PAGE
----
Contrary to standard reactions of heat or discomfort, a team of researchers has found direct evidence that chili peppers may have anti-pain properties. Specifically it was found that capsaicin, a particular component found in chili peppers, helps reduce pain by binding to the lipid PIP2.
This is not the first time that capsaicin has been linked to pain relief, and in fact there are capsaicin creams widely available, which are considered to relieve muscle pain, and even help with arthritis. The novelty of the current study lies in the observation that when capsaicin binds to the receptor of the PIP2 lipid, a process known as desensitization occurs, which leads to the pain relief. This observation could lead to more effective capsaicin utilization for pain relief, and a better understanding of how chili pepper consumption might help diminish pain through dietary consumption.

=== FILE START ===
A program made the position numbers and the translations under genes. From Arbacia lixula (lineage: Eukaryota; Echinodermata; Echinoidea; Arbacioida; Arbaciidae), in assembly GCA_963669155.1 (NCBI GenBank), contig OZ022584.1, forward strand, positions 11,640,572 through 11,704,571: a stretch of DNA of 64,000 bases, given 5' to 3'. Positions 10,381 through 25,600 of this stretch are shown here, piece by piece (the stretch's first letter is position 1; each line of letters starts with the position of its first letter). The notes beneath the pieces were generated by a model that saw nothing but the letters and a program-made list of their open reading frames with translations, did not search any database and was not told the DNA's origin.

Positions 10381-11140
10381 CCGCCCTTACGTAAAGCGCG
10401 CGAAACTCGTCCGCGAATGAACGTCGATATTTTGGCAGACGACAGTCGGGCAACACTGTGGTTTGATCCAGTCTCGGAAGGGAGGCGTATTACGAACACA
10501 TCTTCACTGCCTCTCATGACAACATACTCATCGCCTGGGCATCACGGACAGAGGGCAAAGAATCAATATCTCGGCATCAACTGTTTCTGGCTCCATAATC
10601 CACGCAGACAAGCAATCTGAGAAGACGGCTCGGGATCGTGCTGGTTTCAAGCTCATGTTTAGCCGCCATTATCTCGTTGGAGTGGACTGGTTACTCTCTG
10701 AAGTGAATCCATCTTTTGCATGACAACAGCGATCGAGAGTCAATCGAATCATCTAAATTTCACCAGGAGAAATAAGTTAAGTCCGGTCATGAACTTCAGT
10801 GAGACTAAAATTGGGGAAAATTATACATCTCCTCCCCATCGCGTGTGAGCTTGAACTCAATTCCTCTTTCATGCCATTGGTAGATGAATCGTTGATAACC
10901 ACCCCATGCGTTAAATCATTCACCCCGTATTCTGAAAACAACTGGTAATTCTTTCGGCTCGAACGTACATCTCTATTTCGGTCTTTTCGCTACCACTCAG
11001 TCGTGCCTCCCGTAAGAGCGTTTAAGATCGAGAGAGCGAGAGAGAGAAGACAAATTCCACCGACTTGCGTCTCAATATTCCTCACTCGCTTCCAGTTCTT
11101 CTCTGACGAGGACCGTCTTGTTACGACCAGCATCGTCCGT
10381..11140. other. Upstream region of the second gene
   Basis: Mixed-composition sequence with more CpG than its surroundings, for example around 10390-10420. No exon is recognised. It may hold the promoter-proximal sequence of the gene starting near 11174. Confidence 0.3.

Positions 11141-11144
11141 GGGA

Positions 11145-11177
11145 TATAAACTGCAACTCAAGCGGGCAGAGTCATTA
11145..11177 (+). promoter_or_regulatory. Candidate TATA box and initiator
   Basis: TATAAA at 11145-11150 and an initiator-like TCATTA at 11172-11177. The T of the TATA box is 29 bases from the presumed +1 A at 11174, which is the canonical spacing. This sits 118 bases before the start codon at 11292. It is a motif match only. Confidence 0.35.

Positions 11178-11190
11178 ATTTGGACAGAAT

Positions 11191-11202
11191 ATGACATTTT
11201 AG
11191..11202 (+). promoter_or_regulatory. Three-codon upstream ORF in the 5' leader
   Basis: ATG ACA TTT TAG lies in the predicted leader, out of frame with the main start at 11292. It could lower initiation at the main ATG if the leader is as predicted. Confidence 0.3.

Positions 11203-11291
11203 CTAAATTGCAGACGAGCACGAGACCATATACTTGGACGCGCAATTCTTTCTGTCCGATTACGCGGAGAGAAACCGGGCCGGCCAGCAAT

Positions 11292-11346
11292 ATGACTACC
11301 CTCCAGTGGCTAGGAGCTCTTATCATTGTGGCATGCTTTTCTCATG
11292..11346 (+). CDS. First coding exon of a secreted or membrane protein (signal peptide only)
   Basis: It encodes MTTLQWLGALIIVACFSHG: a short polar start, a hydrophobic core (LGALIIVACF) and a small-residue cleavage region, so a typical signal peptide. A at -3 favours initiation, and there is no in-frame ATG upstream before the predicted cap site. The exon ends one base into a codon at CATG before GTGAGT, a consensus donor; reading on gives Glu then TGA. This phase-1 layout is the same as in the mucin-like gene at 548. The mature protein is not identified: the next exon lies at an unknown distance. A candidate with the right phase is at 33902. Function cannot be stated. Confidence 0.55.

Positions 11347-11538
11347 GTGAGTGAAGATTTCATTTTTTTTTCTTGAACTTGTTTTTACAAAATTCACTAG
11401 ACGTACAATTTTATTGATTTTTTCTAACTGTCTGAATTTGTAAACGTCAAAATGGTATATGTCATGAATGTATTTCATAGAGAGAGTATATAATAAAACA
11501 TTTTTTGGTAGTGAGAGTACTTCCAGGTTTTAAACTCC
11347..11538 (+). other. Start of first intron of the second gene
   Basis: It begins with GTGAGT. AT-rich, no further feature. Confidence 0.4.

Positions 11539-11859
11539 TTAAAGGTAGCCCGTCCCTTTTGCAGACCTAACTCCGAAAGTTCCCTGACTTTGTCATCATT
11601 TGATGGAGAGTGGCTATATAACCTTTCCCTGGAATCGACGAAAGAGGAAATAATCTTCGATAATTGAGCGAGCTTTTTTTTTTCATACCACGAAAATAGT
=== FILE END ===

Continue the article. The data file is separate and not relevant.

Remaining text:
Study author Dr. Feng Qin describes the process by which capsaicin binds to the lipid receptor, leading to desensitization: “The receptor acts like a gate to the neurons. When stimulated it opens, letting outside calcium enter the cells until the receptor shuts down, a process called desensitization. The analgesic action of capsaicin is believed to involve this desensitization process.”
This desensitization, or diminished pain, was observed to be a direct result of diminished PIP2 in the cell membrane. This entire pain relieving mechanism was also noted to be adaptive, or “autoregulated,” which is said to increase the potential of further clinical application. Dr. Qin further explains the potential of this finding: “In other words, the receptor had not desensitized per se, but its responsiveness range was shifted. This property, called adaptation, would allow the receptor to continuously respond to varying stimuli over a large capsaicin concentration range.” The hope is that further research and development will be performed to better understand the applications of this discovery.
Source: Defeat Diabetes Foundation: Qin, Feng. Hubbard, Sally. PLoS Biology news release. February 2009.